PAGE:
OP3041. LA JUIVE - Excerpts, w.Paul Courand Cond. Karlsruhe Opera Enemble; Tony Poncet, Jane Rhodes, Denise Monteil & Gérard Serkoyan; GUILLAUME TELL - Excerpts, w. Tony Poncet, Jean Borthayre & Irï¿½ne Jaumillot. (Canada) St Laurent Studio YSL 33-268. Transfers by Yves St Laurent.
“Vezzani clearly had the better and more pure style and Luccioni the more sensuous sound and more metal, but it was Poncet (The Last of the French ‘fort ténors’) who kept those Meyerbeer operas in the repertoire at a time when so called serious critics and managers thought them old trash. Lucky for us in the eighties some singers realized what a gap of operatic history was disappearing (and what possibilities for success) and though not common, a lot of revivals have proven these operas to be a treasure trove. But none of the tenors after Poncet (surely not in France) were able to step into his vocal shoes as most of them were spintos at their best. Tony Poncet was indeed the last ‘fort-ténor’.
Nowadays one is happy when a few tenors turn up at a singing contest, but in those days it was not strange to pass judgment on hundreds of hopefuls of that most rare vocal category. To win the fort-ténor prize Poncet sang ‘Céleste Aïda’ and ‘Supplice infâme’ (‘Di quella pira’). There exists a live recording of the competition which is the first recording of Poncet’s voice. The sound is unmistakably Poncet’s with top notes blazing forth, but at the same time one sits up and takes note of his purity of style, not always one of his best qualities later on. He sings the ‘Celeste Aïda’ as a real love song with delicate shades of mezza-voce and piano, though of course clinging to the traditional high B at the end. Abe Saperstein (the famous boss of the Harlem Globetrotters, the black basket ball team) took Poncet with him to the U.S., promised him extensive concert engagements and probably some operatic ones as well
He started with a concert in Lyon, France’s second city, in January 1953. A few days later he made his official opera début at the municipal theatre of Avignon. It must have been quite an occasion for Poncet, as he had to sing the roles of Turiddu and Canio at the same time, no mean feat. In June 1956, he had an audition before Georges Hirsch, the general manager of the two Paris Opera Theatres. Hirsch realized Poncet’s potential and helped him improve his musical and scenic abilities. He understood the problems of Poncet’s height and decided that lack of centimetres can be an asset when singing Canio, a poor clown and a cuckolded husband. In January 1957 Poncet made his début at the Opéra-Comique and scored a triumph. A serious critic like Roland Mancini tells us that one of the two most intense ovations he ever heard at a début at the theatre belongs to the tenor (Robert Massard got the other one in IL BARBIERE). Then Poncet made his début at the Opéra itself in the one aria-role of DER ROSENKAVALIER, an opera where it is plausible that the Marschallin has all kind of strange looking servants and so a very small tenor can fit easily in. Poncet was more than ably partnered by some of France’s best singers like Andrea Guiot, Gabriel Bacquier, Jean Borthayre at the Comique and Crespin at the Opéra. From 1958 on he no longer had to look for performances as theatres realized his talents and his fast growing popularity due to his first recordings. Philips France recorded him at the end of 1957 in a long French selection of Lehar’s DAS LAND DES LÄCHELNS together with soprano Renée Doria. The operetta always was a hit in France and all important tenors and high baritones recorded it (Luccioni, Vanzo, Botiaux, Dens etc). The recording was a huge success. This is already vintage Poncet as we will get to know him in his subsequent recorded and some live performances. The voice sounds huge (and it was huge). It is dark-hued as Spanish tenor voices often are and the timbre is not conventionally beautiful. Some people will even think the timbre somewhat ugly as it is grainy timbered but those are the ones that will not like a voice as Pertile either. But Poncet doesn’t chop up his phrases; he has legato and can sing mezza-voce though piano is not his forte. Anyway the record told French tenor buffs that at last here was a successor of Affre, Granal, Verdières, Luccioni and Vezzani. Always generous to a fault, he helped Toulon out on the 21st of December 1958 when their announced tenor fell ill. He sang Canio at the matinee and in the evening he appeared as Rodolfo.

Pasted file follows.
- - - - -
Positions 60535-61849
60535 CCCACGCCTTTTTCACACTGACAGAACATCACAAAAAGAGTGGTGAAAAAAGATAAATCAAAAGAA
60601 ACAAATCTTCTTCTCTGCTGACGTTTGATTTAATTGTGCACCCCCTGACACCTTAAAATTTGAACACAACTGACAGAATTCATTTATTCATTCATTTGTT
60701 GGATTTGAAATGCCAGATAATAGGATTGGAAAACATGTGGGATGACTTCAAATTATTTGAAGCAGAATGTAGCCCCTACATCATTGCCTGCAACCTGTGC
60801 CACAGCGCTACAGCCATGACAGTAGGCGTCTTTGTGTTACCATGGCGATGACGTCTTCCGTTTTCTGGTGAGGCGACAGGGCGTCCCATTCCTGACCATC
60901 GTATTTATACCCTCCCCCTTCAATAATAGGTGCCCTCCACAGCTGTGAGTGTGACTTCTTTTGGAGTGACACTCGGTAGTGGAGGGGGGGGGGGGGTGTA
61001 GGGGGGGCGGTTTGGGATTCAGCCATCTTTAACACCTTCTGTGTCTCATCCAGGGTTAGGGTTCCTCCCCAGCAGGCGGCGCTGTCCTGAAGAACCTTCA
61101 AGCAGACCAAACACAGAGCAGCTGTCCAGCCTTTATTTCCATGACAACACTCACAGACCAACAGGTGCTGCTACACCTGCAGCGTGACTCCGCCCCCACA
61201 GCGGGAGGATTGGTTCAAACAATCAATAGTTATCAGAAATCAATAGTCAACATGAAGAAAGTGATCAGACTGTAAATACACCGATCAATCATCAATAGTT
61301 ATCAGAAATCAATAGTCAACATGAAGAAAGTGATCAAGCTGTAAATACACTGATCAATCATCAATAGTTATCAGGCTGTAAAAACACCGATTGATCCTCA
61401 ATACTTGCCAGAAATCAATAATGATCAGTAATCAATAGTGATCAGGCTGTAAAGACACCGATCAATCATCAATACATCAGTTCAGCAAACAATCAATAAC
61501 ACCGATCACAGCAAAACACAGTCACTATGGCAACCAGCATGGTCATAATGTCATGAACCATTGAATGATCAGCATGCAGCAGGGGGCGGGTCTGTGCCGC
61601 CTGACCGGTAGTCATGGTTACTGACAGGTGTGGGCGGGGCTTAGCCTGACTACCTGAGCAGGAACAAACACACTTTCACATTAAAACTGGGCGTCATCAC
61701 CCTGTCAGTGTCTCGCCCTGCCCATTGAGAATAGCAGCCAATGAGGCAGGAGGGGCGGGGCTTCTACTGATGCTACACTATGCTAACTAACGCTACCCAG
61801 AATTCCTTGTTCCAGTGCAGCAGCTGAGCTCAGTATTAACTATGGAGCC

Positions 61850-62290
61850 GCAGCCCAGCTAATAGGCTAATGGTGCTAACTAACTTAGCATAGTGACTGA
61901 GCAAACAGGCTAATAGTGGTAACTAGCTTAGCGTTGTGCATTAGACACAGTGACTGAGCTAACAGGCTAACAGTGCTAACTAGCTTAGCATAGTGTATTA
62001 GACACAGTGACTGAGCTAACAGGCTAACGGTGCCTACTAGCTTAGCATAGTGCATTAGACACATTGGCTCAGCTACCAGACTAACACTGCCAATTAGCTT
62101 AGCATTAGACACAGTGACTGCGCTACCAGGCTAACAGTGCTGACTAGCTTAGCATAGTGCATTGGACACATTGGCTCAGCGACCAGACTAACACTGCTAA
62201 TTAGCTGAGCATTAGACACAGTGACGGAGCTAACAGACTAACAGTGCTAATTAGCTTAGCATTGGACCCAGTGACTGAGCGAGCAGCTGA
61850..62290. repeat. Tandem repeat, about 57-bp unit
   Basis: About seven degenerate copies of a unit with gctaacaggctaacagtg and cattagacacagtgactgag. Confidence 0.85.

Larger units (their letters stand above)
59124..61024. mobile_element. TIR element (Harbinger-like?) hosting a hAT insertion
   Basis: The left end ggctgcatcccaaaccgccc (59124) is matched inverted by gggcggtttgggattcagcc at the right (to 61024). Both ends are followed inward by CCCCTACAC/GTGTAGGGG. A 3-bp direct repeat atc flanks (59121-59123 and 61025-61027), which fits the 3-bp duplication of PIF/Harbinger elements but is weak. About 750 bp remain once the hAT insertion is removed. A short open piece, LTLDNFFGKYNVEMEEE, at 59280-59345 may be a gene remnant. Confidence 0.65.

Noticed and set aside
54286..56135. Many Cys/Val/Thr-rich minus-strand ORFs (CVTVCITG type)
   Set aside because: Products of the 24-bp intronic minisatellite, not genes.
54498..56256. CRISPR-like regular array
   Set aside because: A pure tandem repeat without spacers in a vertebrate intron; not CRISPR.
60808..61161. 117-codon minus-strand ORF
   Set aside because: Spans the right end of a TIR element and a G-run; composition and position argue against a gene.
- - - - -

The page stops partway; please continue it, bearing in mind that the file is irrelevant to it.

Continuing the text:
By 1969 one notices far less performances than usual with one rather (in)famous occasion: a concert performance at Carnegie Hall of LES HUGUENOTS, known for the hysterical outbursts of applause by the fans of Beverly Sills [OP2908]. Americans were not impressed by Poncet. After a long illness Poncet died on 13 November of 1979, not yet sixty-one. Poncet was not much of an actor but how could he be with his [lack of] height in such heroic roles. He wore a pair of very high heels that, however, didn’t much improve the situation, and one of his not very nice nicknames was ‘Puss in boots’. He unashamedly milked the audience with applause.”
- Jan Neckers
"Jean Borthayre is proof that a French baritone can sing with great warmth, full-bodied tone, immaculate diction and fine musicality. Borthayre has it all going for him - grand singing at its grandest."
- Charles H. Parsons, AMERICAN RECORD GUIDE, March/April, 2008